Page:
DC Direct seemed to gauge about the right amount of interest in the Watchmen figures and with the DVD release, they re-released most of the figures again. This Silk Spectre was one of the figures re-released, which is probably what depressed the market on these figures, which has once commanded significantly higher prices. Silk Spectre had been very difficulty to find, but now is more common and those who want this figure will be able to finally get one. Unfortunately for those who take the figures out of the package, it is hard to get excited about finally getting one when it is of such poor quality. This is not a great investment piece.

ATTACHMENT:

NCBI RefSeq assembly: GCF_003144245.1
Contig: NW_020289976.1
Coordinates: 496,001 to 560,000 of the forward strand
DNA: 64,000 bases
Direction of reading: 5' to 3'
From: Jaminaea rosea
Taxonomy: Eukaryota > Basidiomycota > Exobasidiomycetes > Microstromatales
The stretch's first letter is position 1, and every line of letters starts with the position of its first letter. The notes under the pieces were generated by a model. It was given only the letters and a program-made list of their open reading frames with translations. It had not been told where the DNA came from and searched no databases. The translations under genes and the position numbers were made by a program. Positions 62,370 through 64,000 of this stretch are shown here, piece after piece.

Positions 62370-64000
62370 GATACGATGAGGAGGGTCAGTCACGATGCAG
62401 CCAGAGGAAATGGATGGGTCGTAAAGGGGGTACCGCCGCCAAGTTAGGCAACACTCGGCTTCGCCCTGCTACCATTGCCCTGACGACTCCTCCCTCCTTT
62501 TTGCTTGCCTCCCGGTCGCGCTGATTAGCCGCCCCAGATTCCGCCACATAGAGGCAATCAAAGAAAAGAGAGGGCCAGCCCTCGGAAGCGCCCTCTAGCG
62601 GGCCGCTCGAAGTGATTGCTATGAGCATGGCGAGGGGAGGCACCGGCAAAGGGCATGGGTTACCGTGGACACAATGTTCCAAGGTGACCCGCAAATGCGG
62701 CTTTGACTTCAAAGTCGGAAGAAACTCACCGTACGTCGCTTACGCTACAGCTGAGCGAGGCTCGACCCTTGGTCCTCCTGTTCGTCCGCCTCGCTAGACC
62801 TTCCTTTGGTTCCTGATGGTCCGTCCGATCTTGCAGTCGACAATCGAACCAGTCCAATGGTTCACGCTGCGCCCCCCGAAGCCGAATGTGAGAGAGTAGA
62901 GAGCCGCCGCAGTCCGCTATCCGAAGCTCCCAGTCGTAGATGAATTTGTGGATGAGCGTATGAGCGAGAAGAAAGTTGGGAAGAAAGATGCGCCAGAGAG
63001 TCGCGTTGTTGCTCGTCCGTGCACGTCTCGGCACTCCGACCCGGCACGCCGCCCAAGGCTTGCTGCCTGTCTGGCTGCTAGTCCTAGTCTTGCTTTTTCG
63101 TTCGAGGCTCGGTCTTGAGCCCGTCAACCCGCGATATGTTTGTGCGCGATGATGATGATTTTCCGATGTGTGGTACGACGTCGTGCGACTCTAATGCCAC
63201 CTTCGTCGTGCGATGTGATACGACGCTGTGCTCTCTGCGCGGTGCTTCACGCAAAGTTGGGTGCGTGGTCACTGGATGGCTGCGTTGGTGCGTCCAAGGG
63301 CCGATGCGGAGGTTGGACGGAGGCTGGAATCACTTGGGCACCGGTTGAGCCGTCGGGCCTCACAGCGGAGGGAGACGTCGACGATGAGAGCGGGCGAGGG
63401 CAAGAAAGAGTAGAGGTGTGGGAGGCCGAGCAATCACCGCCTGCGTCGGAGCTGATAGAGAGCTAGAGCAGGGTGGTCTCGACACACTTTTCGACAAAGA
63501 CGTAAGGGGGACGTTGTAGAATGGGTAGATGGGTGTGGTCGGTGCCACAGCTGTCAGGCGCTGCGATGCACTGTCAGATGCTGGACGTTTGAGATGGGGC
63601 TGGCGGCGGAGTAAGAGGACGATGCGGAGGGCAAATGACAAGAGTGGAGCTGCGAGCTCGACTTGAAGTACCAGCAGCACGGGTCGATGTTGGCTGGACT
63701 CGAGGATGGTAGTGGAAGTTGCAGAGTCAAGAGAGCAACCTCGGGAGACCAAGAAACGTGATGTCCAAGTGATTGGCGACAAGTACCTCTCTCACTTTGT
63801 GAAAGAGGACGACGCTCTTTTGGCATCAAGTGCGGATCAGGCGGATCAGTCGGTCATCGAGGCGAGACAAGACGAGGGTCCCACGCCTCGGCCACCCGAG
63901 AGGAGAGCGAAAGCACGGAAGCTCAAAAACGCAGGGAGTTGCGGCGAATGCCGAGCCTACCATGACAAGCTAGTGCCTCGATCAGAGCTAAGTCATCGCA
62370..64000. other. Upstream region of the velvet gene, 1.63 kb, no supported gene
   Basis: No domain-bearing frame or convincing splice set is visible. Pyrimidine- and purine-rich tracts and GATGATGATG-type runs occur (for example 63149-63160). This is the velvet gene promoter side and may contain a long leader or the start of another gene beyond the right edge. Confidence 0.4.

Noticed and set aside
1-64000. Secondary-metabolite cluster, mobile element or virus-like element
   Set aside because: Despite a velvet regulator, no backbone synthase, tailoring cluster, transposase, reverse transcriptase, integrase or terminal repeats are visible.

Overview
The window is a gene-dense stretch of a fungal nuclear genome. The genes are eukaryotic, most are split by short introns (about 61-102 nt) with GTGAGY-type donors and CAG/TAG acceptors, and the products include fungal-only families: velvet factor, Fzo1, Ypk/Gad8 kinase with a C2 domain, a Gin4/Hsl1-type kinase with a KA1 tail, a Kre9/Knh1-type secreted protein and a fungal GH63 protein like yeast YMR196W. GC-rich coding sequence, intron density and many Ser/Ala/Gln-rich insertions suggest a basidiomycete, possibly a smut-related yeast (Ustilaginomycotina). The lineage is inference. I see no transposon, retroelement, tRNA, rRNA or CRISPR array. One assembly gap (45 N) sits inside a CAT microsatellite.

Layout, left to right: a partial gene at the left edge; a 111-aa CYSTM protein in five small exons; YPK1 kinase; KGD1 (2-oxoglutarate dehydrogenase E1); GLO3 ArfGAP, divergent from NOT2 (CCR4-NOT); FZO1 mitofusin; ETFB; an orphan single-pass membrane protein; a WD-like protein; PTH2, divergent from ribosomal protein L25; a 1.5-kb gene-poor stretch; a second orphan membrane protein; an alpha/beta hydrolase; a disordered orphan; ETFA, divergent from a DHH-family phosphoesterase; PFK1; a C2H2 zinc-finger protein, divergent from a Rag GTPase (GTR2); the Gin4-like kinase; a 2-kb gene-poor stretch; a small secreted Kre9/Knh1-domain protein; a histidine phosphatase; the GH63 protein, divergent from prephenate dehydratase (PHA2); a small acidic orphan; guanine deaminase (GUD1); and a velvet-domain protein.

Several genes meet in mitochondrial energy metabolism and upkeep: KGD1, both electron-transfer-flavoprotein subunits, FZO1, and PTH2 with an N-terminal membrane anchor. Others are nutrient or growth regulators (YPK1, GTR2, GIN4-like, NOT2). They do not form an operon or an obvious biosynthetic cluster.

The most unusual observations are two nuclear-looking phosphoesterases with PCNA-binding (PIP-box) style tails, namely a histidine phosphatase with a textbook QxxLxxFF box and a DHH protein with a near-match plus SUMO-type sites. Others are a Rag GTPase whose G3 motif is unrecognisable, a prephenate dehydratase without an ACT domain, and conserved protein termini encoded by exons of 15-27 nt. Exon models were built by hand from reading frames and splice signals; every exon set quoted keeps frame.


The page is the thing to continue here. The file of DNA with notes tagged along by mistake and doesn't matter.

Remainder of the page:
One need not have high hopes for an action figure to want it to do such simple things as stand and be posed in more than one interesting pose. Unfortunately, the Silk Spectre figure fails with that basic litmus test and may easily be avoided by fans of the cinematic Watchmen.

For other figures from Watchmen, please check out my reviews of:
Silk Spectre (Classic)
Nite Owl (Modern)
Nite Owl (Classic)
Limited Edition Dr. Manhattan


For other toy reviews, please visit my index page by clicking here!

© 2011, 2009 W.L. Swarts. May not be reprinted without permission